E. coli toll in Europe rises as source stays elusive
The death toll from the E. coli outbreak in Europe rose to 24 from 22 on Tuesday, and the number of sick people in Germany increased to 2,325 as a World Health Organization expert warned time is running out on finding the source of the problem.
The Robert Koch Institute, Germany's national disease control centre, says 23 people have died in Germany and one in Sweden.
Ninety-four more people have been infected in Germany in the deadliest E. coli outbreak in modern history. The number of sick in other European countries remained at about 100.
The institute says the latest figures indicate the number of new cases is declining, a sign the epidemic might have reached its peak.
But the institute cautions it is not certain whether the latest decrease will continue in the coming days. The number of sick people suffering from a serious complication that might lead to kidney failure rose by 12 to 642.
The latest figures come as an expert at the World Health Organization said time is running out for German investigators to find the source of the outbreak that began May 2 and has spread fear across Europe and cost farmers millions in exports.
German officials wrongly identified Spanish cucumbers of being the culprit and retracted the allegation last week when the cucumbers were found with a different strain of E. coli.
On Sunday, they blamed German sprouts, only to backtrack a day later when initial tests were negative. The sprouts are still being tested.
"If we don't know the likely culprit in a week's time, we may never know the cause," Dr. Guenael Rodier, director of communicable diseases at WHO, told The Associated Press in an interview.
'The final proof will come from the lab'
He said the contaminated vegetables have likely disappeared from the market, making it difficult for German investigators to link patients with contaminated produce weeks after they became infected.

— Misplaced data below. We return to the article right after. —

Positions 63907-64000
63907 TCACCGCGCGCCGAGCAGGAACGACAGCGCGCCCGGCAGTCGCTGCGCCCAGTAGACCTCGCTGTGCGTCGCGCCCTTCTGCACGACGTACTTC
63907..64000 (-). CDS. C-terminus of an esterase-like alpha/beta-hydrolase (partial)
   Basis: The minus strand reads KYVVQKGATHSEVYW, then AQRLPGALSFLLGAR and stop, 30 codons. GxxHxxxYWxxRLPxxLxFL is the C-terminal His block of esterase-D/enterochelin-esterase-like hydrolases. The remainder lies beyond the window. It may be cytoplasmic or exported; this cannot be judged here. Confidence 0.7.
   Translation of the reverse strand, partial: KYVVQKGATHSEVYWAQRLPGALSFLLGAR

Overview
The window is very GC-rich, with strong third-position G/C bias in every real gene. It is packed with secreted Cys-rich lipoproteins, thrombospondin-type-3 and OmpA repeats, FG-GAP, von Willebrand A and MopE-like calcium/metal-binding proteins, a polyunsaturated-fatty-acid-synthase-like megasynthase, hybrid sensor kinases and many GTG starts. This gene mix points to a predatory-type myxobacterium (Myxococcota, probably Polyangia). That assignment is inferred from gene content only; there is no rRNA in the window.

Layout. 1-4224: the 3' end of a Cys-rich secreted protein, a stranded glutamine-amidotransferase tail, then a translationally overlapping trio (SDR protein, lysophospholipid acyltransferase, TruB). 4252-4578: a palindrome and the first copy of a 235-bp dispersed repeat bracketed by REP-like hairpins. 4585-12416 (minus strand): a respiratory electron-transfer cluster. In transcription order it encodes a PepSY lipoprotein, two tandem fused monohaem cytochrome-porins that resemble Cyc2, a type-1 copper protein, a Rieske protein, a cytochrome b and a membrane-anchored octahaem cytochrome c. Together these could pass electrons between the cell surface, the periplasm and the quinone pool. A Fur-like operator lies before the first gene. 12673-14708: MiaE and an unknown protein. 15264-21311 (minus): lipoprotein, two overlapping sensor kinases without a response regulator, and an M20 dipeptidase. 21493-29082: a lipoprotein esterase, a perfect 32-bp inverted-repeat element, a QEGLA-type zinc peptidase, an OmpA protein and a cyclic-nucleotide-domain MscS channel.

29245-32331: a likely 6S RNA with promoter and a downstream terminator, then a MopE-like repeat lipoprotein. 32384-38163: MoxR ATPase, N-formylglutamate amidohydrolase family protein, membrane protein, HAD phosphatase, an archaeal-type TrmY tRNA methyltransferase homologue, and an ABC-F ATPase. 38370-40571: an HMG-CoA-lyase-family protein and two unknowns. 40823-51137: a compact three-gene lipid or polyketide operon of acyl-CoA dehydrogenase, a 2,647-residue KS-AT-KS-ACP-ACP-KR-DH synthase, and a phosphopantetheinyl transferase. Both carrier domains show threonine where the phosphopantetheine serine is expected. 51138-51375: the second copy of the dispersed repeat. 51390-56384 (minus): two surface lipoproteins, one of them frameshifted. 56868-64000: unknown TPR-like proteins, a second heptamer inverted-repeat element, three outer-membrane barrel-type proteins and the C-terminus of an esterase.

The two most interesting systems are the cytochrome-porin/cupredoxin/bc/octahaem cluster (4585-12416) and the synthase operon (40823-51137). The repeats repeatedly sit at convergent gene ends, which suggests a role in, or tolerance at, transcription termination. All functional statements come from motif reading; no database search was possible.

There are three main reasons why it is so difficult to pin down the source, said Dr. Allison McGeer, director of infection control at Toronto's Mount Sinai Hospital:
- The long period of time from when people are exposed to when they fall sick enough to go to hospital and get diagnosed.
- Salads typically include multiple vegetables eaten together, which makes it difficult to determine which vegetable is to blame.
- No food supplier wants to make anyone sick, but things become political very quickly and keeping lines of communication open across countries is difficult.
"The final proof will come from the lab," Rodier said, "but first you need the epidemiological link to the suspected food."
Germans are interviewing patients about the foods they ate one to two weeks ago.
"If I said to you, 'What did you eat on May the 15th?' you'd be looking at me like 'What?'" McGeer said in an interview with CBC News.
"Generally it's food exposure. And of course, at the time that I'm asking you that question, you're in the hospital and feeling miserable anyway so it can be very difficult to get that kind of history."
All tests negative to date
The Canadian Food Inspection Agency (CFIA) says all produce from the European Union has so far tested negative for E. coli.
Despite there being no existing indication that contaminated products have been shipped to Canada, the CFIA is working closely with the health and consumer affairs directorate of the European Union as well as other trading partners to monitor the situation in Germany.
However, the amount of fresh produce imported from European countries is very low, especially during the summer. In total it accounts for less than one per cent of fresh produce in Canada.
Also on Tuesday, the European Union's health chief warned Germany against issuing any more premature and inaccurate conclusions about the source of contaminated food. The comments by John Dalli came only a day after he had defended the German investigators, saying they were under extreme pressure.
EU agriculture ministers are also holding an emergency meeting in Luxembourg amid demands from farmers that they be compensated for the losses caused by the outbreak.
"The market has dropped two-thirds and fruit and vegetables cannot be sold in Europe now," said Sandor Fazekas, the Hungarian farm minister, who chaired the emergency meeting. "This is a situation that has to be resolved now.
"We have to reassure farmers that we are not leaving them alone. These people ended up in this situation through no fault of their own."
The EU's farm chief, Dacian Ciolos, has proposed the equivalent of $219 million US in aid to help producers hit by the crisis. The pledge came after Spain and France rejected his initial offer. Farmers say they are seeing losses of about $611 million a week.
Ciolos said agriculture ministers will consider whether farmers can recoup from EU coffers up to 30 per cent of the cost of vegetables that cannot be sold.
An agreement in principle on aid is expected later Tuesday.
With files from CBC News, The Canadian Press